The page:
makes any sort of compromise impossible. And you’re probably saying to yourself “ugh,
this guy can’t take a joke.” Yes, I can take a joke, I’m very funny,
okay? The problem with satire is that while you
think it’s just a joke, that commercial gets logged into your memory as just another
time a liberal gun hater was being an idiot. We all do this and you can easily do it with
any social or political issue, even when it’s not satire. Whenever you have a stereotype about an entire
group of people, you’ve probably had very few in-person interactions like that – instead
you saw it on tv or heard it through a friend of a friend, and all of those are counted
as memories that happened TO YOU. Anyway, back on topic. So who is to blame for all of this fake news,
sensationalism, and bias? Advertisers? Special interests? The news? Or us? Special Interests and Advertisers obviously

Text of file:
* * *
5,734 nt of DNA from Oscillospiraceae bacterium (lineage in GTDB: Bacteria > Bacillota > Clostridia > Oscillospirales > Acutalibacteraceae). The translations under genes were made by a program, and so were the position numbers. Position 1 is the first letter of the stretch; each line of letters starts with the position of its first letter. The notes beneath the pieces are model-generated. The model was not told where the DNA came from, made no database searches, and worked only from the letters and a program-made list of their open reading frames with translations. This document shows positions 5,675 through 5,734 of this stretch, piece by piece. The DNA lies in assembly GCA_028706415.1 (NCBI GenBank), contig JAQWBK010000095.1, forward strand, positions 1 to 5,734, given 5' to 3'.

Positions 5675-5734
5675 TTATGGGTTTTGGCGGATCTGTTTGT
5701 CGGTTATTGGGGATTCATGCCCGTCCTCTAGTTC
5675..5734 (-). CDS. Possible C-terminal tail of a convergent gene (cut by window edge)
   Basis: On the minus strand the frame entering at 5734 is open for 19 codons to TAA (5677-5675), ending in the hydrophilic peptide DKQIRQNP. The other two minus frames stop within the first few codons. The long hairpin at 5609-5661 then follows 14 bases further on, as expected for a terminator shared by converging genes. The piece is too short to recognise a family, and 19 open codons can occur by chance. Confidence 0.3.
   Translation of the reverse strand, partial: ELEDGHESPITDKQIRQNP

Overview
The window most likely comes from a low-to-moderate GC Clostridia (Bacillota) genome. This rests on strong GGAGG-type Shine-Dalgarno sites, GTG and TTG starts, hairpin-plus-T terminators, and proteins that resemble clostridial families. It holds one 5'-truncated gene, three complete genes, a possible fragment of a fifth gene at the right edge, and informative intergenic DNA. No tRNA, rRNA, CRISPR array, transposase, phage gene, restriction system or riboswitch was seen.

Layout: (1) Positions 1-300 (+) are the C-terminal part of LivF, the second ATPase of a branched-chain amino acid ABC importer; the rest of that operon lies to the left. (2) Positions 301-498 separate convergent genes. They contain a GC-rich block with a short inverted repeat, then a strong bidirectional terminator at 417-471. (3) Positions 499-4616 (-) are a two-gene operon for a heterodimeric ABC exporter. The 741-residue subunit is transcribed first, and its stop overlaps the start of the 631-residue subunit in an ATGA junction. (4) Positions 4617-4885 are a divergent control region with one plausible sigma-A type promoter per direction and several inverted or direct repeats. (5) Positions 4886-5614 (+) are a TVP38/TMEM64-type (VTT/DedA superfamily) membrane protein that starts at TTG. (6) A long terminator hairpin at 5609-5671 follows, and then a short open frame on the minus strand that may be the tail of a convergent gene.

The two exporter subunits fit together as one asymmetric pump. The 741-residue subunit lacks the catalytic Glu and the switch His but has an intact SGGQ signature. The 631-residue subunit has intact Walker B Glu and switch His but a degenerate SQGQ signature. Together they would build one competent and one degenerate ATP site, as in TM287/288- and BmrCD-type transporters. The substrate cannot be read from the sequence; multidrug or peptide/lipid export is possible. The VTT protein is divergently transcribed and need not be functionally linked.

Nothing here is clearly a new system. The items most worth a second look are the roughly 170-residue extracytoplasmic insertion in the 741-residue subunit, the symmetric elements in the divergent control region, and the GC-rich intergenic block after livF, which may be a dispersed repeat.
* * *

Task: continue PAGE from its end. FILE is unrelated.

have sinister goals – either selling a product or pushing an agenda. The news is playing along with those goals
because they need to make money. Because if they weren’t flashy and sensational,
we wouldn’t watch. Is it our fault for liking our apples the
way we like them, so we seek out only those apples? Or is it the news’ fault for providing us
with the apples we want, rather than the apples we need? The blame is probably spread around, but the
central conduit is the news. If we can’t trust the news to give us the
stories we need to know, without sensationalizing them or reporting completely false stories,
then we have no good source of information. Journalism used to be a public service, a
noble profession, and a necessary part of our democracy. And over the last few years we have seen that
slowly break down. People still want to trust the news – but
the news is becoming increasingly untrustworthy. So the next time you hear a story about something
that sounds a little too ridiculous to be true… go to Snopes okay? Just go to Snopes. Don’t share it… please. Because now, you know better. If you enjoyed that video or you learned something
make sure to give that like button a click. If you’d like to see more from me, I put out
new videos every weekend, so make sure to falsely share that subscribe button. I’m almost to 500 subscribers so be on the
lookout for some bloopers soon. But in the meantime if you’d like to see one
of my older videos, how about this one?